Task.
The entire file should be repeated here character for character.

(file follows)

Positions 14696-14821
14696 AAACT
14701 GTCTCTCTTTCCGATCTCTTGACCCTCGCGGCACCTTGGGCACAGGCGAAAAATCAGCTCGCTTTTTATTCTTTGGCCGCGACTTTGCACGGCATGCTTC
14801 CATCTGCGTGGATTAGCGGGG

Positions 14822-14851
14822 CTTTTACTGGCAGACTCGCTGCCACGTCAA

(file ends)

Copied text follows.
Positions 14696-14821
14696 AAACT
14701 GTCTCTCTTTCCGATCTCTTGACCCTCGCGGCACCTTGGGCACAGGCGAAAAATCAGCTCGCTTTTTATTCTTTGGCCGCGACTTTGCACGGCATGCTTC
14801 CATCTGCGTGGATTAGCGGGG

Positions 14822-14851
14822 CTTTTACTGGCAGACTCGCTGCCACGTCAA